In a letter from Victor Remer of CAS to Wilma Frank which accompanied Martin's records, he said of Martin..."The enclosed notes describe the close and caring relationship developed by our workers with Martin, particularly Miss Greenleaf who seemed genuinely fond of him and eager to help him through difficult periods.  Indeed, we have very few records in which a worker spent so much time and invested so much of her efforts in one youngster.”  In 1935 Martin came of age and was discharged from CAS's care.  Martin was in the Army during World War II, married, had two children and lived his life in Washington State.  He never escaped the demons.
In 1929 William returned to Missouri and was placed in the farm home of Sadie and Fred Dickman of Trenton.  He was never legally adopted as his father was still living but this was "home" to him.  The Dickmans’ loved him and raised him as their own son.  He considered them his parents for the rest of his life.
The report continues..."The Discmans’ have no children.  They have an 8-room, well-furnished house.  Has piano and radio.  Woman raises poultry.  This farm of 160 acres is one of the best in the community.  Couple have a new automobile.”
"William is interested in poultry.  Mrs. Dickman, an expert, is surprised to see his practical knowledge.  Foster father teaches him stock-raising.  Boy is honest, dependable, reliable, contented.  Completed 8th grade in rural school in 1930.  01-13-31 letter from William shows his satisfaction with environment.  Has a heifer and calf.  William is a very good boy, livelier and full of fun; very nice-looking but rather short for his age.  Good understanding between William and foster father.  Boy appeared free and normal.”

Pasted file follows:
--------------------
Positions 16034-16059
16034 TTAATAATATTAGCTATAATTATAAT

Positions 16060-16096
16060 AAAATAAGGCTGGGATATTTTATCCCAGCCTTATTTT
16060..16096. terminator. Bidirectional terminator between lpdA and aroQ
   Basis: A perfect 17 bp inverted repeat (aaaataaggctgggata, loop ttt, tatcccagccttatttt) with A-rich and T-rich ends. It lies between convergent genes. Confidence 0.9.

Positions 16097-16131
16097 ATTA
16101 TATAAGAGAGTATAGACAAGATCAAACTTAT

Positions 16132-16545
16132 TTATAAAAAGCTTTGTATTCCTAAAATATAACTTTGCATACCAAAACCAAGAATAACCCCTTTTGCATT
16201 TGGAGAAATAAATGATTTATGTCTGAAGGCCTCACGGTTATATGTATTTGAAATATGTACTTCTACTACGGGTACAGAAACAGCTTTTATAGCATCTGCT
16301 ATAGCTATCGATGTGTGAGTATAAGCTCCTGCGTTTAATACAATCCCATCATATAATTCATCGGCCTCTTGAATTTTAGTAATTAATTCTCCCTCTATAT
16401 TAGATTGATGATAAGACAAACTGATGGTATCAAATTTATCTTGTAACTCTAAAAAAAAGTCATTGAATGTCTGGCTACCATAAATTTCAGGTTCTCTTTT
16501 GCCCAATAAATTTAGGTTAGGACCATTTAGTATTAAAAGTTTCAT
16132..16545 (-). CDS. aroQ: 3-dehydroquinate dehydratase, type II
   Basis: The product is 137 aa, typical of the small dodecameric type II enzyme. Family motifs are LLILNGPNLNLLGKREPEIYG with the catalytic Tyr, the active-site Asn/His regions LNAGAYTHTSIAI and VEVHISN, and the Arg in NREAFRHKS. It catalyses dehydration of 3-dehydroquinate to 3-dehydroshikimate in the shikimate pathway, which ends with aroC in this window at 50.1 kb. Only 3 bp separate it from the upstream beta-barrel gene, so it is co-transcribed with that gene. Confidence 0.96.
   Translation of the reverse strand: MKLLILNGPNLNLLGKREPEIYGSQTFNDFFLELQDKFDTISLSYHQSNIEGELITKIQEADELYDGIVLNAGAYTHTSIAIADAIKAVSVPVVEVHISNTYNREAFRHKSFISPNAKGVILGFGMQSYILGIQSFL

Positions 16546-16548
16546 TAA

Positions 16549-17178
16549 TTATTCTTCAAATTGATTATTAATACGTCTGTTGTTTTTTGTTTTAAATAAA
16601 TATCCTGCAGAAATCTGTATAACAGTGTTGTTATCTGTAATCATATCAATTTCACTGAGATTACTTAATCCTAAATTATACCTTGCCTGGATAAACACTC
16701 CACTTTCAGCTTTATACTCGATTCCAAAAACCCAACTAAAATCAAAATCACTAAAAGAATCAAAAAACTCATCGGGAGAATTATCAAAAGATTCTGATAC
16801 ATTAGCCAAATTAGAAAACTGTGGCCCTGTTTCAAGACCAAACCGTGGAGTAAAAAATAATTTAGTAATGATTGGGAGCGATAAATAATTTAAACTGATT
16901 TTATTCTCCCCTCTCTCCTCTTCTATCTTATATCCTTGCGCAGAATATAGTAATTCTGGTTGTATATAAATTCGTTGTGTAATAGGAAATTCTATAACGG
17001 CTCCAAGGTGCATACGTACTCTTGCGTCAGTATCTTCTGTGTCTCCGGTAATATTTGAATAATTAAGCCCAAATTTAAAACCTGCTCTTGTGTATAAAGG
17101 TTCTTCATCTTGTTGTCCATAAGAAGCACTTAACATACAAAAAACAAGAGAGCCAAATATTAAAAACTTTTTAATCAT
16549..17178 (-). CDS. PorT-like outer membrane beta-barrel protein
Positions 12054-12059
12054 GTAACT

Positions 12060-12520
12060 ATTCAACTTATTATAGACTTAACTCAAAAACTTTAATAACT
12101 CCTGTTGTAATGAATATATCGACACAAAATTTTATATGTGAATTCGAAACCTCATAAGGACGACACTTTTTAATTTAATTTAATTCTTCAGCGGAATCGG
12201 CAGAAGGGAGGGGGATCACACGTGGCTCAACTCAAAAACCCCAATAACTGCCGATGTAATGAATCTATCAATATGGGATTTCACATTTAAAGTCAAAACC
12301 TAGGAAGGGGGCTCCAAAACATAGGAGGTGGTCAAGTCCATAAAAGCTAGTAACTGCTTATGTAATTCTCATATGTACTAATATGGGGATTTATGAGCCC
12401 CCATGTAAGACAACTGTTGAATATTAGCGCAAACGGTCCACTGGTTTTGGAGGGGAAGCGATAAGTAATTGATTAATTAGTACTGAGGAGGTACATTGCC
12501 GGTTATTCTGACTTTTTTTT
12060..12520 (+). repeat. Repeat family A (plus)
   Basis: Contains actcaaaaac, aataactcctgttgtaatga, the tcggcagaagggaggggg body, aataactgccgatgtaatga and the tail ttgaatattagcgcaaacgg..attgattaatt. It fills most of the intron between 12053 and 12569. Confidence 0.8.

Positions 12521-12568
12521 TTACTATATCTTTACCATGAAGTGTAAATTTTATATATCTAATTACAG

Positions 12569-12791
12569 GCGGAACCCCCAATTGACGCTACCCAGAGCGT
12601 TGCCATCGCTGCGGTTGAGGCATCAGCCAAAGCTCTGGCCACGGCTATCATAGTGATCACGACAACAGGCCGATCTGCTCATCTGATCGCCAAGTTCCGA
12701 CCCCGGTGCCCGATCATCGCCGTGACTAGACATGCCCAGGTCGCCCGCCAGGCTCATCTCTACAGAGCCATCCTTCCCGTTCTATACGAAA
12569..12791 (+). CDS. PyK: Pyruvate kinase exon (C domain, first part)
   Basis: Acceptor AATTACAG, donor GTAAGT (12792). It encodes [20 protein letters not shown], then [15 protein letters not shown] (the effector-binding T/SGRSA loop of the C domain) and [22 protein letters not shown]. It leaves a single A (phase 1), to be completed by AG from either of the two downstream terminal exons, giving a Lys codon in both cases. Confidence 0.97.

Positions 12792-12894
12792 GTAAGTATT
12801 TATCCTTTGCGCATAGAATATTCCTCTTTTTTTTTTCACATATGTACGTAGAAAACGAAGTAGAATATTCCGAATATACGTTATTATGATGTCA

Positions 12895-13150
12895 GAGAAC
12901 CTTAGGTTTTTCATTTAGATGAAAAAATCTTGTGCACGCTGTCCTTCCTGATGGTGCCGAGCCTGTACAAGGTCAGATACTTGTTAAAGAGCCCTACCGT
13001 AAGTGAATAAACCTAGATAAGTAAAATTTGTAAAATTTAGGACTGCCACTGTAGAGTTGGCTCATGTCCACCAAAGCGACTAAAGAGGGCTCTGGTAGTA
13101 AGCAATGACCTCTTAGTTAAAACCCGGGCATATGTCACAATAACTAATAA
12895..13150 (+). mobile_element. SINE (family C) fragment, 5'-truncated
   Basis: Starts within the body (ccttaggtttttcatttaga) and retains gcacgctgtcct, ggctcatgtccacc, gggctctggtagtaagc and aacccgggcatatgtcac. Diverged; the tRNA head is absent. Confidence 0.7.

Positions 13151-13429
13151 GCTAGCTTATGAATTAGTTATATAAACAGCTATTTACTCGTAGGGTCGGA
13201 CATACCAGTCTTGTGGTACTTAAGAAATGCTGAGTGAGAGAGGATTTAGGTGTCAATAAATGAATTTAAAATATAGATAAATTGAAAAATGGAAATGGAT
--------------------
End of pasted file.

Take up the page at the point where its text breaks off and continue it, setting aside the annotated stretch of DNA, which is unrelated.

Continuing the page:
While living with the Discmans’, William was given a beautiful, white pony named Lady White.  He now had transportation to visit his friends and expand his horizons.  He really loved that pony.  What a wonderful gift.
William's career path took him in 1930 to Ranken Trades School in St. Louis to pursue a degree as a machinist.  He worked part-time to pay part of his tuition and to cover his living expenses.  He lived very frugally as he had only one change of work clothes and in one report, did not have a warm winter coat.  He went back to Trenton whenever he could and did his laundry there to save money.  He often returned to school with food from the farm.
William thrived in the trade school environment.  He was an excellent student and often helped his fellow students when they had difficulties.  He became an alter boy at St. Peters Episcopal Church after giving testimony before a large audience of his life as a result of being an Orphan Train rider.  He trained for a one-mile running event and won it, setting a new record for the school of 5 minutes, 2 seconds which is ten seconds faster than the previous record set twenty years before in 1915.
CAS continued to monitor him after he joined the Army in 1935 and was stationed at Jefferson Barracks in St. Louis.  Miss Greenleaf, his supervisor, took a personal interest in him and they communicated by letter about his progress and adventures.
Miss Greenleaf told of a letter she received from William in which "he had won a boxing contest.  He enclosed newspaper clipping showing his picture and naming him Lightweight Boxing Champion in the Golden Gloves Tourney at Jefferson Barracks.  He defeated a ring veteran of sixteen years' experience, rated a professional....".
William continued to exchange letters with Miss Greenleaf for many years as he pursued his career as a mechanic in the Army, met and married a beautiful, young woman from Eldon and raised a family of five children.
Victor Remer's letter to Wilma Frank concludes..."I have photocopied Bill's progress reports from his placement with the Dickmans’ through his enlistment in the Army.  It was a wonderful report of a truly nice man; an honest, caring, gifted, hard-working person; a talented athlete, a self-made meticulous craftsman and a person of strong will and perseverance.  I hope you enjoy reading the record as much as I did.
"It was obvious that our staff who worked with him were quite fond and very proud of him.  Miss Greenleaf attended his graduations, induction in the Army and witnessed major steps in his life.  He was a special kind of person as you know better than we.  I hope this answers all your questions. 

With kindest personal wishes, sincerely:                                              
Victor Remer